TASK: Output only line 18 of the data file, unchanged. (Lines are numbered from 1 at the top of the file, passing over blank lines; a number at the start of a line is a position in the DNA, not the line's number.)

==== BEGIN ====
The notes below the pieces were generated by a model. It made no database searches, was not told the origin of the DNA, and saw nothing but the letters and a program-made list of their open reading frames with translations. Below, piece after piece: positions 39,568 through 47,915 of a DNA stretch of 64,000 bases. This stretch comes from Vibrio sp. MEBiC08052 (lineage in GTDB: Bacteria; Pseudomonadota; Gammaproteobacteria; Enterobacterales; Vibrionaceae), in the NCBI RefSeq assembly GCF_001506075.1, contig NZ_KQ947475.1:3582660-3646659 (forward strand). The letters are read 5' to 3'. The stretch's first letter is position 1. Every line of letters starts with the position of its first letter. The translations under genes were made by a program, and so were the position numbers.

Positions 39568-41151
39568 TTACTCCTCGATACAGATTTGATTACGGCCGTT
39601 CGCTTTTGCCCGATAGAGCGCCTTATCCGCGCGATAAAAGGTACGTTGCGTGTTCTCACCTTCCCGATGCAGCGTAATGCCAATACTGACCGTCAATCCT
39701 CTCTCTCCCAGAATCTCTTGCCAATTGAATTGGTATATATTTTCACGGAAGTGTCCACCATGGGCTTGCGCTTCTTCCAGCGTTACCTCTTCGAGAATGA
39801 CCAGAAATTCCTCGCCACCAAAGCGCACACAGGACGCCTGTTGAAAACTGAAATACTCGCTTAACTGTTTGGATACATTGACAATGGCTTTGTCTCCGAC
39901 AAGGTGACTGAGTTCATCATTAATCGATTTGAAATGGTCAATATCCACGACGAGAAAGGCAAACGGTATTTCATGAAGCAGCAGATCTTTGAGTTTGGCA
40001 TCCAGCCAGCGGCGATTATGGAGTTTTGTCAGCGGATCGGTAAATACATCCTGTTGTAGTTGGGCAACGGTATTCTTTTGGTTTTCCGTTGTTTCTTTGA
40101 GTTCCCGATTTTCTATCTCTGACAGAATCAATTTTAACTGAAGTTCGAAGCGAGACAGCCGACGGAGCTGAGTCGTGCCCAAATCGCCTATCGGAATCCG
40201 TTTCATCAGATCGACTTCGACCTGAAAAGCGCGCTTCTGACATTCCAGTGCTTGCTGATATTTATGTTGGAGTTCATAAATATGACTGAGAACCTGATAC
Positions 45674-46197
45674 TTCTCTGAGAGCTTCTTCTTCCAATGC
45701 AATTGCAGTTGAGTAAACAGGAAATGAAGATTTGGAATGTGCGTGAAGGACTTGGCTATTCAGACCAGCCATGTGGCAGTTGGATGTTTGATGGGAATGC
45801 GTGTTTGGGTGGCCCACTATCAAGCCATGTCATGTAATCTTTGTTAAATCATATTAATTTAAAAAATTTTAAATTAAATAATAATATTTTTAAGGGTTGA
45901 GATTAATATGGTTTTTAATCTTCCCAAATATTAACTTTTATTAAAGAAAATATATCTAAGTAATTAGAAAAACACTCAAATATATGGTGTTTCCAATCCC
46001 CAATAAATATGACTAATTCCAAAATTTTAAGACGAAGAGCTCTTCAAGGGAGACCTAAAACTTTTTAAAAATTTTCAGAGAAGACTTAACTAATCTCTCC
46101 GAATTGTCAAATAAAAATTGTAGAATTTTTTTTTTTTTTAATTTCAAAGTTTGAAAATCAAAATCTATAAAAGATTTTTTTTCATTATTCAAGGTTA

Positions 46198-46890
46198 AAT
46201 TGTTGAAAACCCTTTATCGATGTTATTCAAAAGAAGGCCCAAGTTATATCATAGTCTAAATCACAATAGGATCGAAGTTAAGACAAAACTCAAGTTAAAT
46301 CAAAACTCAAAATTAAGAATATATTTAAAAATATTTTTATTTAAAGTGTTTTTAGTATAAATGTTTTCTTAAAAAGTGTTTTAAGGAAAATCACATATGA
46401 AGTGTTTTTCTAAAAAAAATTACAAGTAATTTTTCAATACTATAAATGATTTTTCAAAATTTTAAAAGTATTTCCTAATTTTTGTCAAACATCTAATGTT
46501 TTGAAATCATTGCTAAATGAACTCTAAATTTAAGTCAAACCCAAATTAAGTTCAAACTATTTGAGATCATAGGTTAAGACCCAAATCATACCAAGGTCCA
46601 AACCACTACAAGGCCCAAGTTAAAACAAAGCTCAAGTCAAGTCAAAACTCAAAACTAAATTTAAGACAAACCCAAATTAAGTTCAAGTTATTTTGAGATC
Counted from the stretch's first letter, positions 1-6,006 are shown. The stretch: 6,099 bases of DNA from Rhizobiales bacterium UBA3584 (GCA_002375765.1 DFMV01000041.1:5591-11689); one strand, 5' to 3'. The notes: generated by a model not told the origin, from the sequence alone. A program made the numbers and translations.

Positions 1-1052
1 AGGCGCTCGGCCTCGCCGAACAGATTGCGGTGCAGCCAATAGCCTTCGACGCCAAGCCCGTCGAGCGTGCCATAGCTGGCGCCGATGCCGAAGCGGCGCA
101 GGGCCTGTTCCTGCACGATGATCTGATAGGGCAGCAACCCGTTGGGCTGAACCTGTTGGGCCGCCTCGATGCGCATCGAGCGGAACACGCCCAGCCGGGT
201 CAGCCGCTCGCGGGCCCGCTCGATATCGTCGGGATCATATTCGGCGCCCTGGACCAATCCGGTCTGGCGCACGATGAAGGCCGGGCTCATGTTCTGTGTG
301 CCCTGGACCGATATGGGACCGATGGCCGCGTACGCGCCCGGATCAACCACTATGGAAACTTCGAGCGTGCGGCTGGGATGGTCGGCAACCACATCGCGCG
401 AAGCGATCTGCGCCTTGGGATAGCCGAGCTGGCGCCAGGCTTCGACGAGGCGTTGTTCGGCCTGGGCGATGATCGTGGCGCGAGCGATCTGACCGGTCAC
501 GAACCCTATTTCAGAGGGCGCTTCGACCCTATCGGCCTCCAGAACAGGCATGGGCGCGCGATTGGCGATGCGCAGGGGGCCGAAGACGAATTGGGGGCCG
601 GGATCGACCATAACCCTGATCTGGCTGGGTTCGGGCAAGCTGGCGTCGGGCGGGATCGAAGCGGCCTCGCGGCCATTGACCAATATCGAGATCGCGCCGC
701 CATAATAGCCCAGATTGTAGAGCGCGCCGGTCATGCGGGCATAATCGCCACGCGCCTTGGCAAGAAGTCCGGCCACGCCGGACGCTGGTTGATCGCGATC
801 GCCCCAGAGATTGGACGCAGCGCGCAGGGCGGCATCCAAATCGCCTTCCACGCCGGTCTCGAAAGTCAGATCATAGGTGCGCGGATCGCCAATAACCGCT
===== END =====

Positions 46198-46890